the days of wind in the strong supple arms
the pleasure of a bee in thenectar, picking its way down the throat for sustenance
a kind of wisdom came when my leaves began to curl, to knarl and furl
days began to bleach and softly emerged the fragile skeleton of what once was
a new beauty, a bringer of wisdom now
a wind shakes out the seeds of knowledge
to be carried by birds to the far side of the canyon
creating the shout, the green, the life, once more but farther away
-Katie E.

Sunday, February 22, 2009

My Four Girls in a Dirt Bath

The weather was unnaturally warm last Friday, and I let my Chicken Girls out in the yard for the first time since last fall. They have a little chicken run, but I like for them to wander around the yard to eat bugs and mix things up around in the dirt. They happen to find a soft earthy spot that they loved and decided on a communal bath. I love the "action" photo of the dirt in the above picture. I couldn't resist taking a video of them to share with you. I think my chickens are adorable...dirty, but adorable.


Friday, February 20, 2009

Ruminations of Real Life and Dirt and Dreams

I would've made for an interesting woman in the 18th and 19th century. I probably wouldn't have married, so that I could keep all of my "stuff" to myself. I wouldn't have liked the idea that someone could own me, and all of my worldly possessions. I probably would've owned my own store, and for sure, would've been intellectual. I would've had to endure the "sniffs" and "looks" of the proper class, but ah well.

I am sure that I would've read the likes of Goethe and Emerson and have found myself reflected there. I hope that I would have been able to sit in groups and discuss and intellectualize it all. I would hope that I would have had a strong enough belief in myself to say what I felt and do what I knew was right for me, in an age when women weren't expected, nor accepted, to. I would've been, positively, a bohemian-gypsy woman. An independent, willful, strong-jawed woman. I am sure of it.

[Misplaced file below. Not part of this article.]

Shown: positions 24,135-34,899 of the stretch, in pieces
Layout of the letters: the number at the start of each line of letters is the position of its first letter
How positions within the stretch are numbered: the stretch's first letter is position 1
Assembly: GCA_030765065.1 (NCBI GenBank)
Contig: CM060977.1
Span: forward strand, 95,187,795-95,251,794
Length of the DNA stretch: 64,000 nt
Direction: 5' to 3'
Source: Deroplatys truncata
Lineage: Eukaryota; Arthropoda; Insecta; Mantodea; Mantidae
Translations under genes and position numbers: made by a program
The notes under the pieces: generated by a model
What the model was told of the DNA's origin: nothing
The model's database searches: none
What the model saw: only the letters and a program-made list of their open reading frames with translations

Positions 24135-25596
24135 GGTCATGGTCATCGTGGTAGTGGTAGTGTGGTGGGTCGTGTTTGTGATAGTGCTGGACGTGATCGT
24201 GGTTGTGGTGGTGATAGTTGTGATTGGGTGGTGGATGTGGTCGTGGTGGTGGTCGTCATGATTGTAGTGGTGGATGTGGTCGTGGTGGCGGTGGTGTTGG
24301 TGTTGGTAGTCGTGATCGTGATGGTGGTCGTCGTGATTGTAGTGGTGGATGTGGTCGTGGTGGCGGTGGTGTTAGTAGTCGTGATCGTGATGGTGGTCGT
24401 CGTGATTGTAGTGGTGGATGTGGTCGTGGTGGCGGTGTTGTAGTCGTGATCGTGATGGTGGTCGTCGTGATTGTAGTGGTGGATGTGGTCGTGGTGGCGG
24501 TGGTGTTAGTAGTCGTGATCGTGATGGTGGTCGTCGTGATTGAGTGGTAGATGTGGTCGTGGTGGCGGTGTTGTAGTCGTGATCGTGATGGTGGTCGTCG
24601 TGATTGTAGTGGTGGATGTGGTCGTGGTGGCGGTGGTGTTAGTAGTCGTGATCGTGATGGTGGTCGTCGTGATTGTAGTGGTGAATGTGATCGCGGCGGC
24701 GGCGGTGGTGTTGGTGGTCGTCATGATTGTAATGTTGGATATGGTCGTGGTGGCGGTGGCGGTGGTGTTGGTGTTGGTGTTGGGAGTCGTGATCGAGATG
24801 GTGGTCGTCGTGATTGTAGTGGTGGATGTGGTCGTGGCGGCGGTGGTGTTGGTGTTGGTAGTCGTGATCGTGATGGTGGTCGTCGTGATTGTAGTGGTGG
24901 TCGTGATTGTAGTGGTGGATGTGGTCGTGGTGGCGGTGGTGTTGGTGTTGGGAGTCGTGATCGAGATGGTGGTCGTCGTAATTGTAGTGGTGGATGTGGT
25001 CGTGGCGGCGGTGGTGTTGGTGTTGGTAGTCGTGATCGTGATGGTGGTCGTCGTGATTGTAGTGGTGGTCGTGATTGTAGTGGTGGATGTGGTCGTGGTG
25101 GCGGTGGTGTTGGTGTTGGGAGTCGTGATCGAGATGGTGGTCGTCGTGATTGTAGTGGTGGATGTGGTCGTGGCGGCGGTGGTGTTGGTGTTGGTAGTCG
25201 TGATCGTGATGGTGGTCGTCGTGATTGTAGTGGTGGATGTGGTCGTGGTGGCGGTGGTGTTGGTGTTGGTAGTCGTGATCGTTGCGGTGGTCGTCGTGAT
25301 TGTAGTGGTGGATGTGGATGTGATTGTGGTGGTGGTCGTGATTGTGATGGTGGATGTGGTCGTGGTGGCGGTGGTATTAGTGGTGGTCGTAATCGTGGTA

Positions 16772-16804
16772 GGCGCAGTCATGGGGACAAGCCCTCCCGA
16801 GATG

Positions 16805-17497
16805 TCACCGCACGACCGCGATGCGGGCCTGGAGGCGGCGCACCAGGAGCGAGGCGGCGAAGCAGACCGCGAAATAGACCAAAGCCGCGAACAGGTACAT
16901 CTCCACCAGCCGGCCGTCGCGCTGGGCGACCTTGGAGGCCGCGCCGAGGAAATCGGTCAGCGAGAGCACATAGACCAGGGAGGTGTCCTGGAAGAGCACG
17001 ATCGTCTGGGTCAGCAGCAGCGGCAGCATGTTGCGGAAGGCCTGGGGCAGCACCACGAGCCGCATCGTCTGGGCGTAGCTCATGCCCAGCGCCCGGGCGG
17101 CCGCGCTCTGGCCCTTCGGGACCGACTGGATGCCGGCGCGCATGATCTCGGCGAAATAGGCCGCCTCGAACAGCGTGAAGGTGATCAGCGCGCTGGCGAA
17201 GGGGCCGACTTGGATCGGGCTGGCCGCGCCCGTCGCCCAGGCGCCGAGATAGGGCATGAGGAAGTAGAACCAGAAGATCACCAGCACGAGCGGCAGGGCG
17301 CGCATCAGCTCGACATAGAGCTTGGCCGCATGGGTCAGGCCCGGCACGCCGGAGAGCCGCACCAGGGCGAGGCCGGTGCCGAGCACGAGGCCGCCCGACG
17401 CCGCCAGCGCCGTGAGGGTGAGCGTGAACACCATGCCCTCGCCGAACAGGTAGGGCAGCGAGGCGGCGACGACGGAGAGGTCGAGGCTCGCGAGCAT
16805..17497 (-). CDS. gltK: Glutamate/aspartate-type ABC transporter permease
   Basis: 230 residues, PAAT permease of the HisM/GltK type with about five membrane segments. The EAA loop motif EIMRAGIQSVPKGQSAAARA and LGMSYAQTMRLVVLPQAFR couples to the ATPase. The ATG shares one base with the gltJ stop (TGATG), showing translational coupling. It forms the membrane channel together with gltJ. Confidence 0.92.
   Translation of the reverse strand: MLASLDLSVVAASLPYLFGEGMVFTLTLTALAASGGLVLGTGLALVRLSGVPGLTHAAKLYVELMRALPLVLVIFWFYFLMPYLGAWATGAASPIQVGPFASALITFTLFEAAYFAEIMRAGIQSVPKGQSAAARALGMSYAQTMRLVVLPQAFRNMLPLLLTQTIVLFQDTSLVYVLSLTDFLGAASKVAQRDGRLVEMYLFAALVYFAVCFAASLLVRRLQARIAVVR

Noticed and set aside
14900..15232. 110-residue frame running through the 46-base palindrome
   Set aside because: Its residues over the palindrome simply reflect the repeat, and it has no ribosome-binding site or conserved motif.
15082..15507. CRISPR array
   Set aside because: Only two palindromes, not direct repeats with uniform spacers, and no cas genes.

I'd like to think that I would've been like the March family in Little Women, following their hearts and not accepted convention. They didn't attend church, but found themselves in the emerging ideas of Transcendentalism. It is so funny to me that I see some book characters as real people, and often tell myself things like,"I'm so glad Jo told me about this! I would never have heard of Goethe unless Jo had told me." But, I do seem to have a circle of most precious book friends that advise me, make me laugh and cry, and I enjoy imagining what they are doing when I close the pages of the book.

I wonder what Anne is up to (I never liked the continuing story of her and Gilbert in the war, but wanted to pretend that they lived with Marilla at Green Gables, and raised many children and Anne was ever my friend), and think on Jane Eyre who quietly married Mr. Rochester, and they had one child, a boy, and that they lived happily in a little cottage and raised Adele as their own. Jo and Frederick just live down the way in their big house turned school. I imagine that they never did have their own children, but dedicated their entire lives to the children at their school, and we all met regularly to discuss the likes of Thoreau, Emerson, and Goethe. It is a pretty picture I paint...and sometimes the worlds we create in our minds can be just as real as the one we live in.

I am thankful, though, for the world I live in now. The one in which I have attained every dream I could've ever wanted...I went to school to be a teacher, I met the one whom my soul loves, I had two most precious sweet little babies, I have the old cat who sleeps on my feet - my lap - my shoulder, I have chickens who give me eggs and satisfaction, I have some land to do what I want to with, I have a comfortable home that I don't always appreciate, I have my mom, I have my dad, I have my brother, I have some very sweet-kindred adopted-family members, my friends know me and still love me, my friends seek me out, I've inspired women to create, I've owned an art gallery, I've owned my own art business, and I've found myself on journey. I should smile every single day, don't you think.

Why is it that we can count our blessings and be happy for a moment and then think of the stupidest things to bring us down like, "Yes, but I'm a terrible housekeeper." That was NEVER a dream of mine anyway. I never grew up saying, "And yes, I shall have spotless windows and a toilets so clean you could eat off of them (ick, why did I say that)..." No, I wanted a Happy Home, a home full of laughing and running, and I dreamt of quiet evenings by the fire with everyone doing their little quiet things together...and guess what...we DO that!!! I've created the life I wanted to live, and I have to remember that all of that laughing and running and quiet evenings means that I have made a decision that I have to be content with a certain amount of dust and dirt and grossness in order to have fun. HA! So there!

It reminds me of that little old proverb, "Quiet down cobwebs, dust go to sleep. I'm playing with my babies, and babies don't keep." I am so glad to live in the here and now where I can have all that I have right now. I am thankful for the freedom to believe and do what I want, the freedom to create the kind of life my family and I live right now. I am thankful for the friends I have in the real world. I am thankful that life is messy...if it weren't, I wouldn't appreciate the sweetness.